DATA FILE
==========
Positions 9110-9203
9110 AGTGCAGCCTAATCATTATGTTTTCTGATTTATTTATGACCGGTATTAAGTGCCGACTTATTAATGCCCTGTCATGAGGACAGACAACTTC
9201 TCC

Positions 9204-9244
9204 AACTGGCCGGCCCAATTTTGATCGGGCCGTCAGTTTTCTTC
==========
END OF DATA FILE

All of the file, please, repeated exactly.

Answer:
Positions 9110-9203
9110 AGTGCAGCCTAATCATTATGTTTTCTGATTTATTTATGACCGGTATTAAGTGCCGACTTATTAATGCCCTGTCATGAGGACAGACAACTTC
9201 TCC

Positions 9204-9244
9204 AACTGGCCGGCCCAATTTTGATCGGGCCGTCAGTTTTCTTC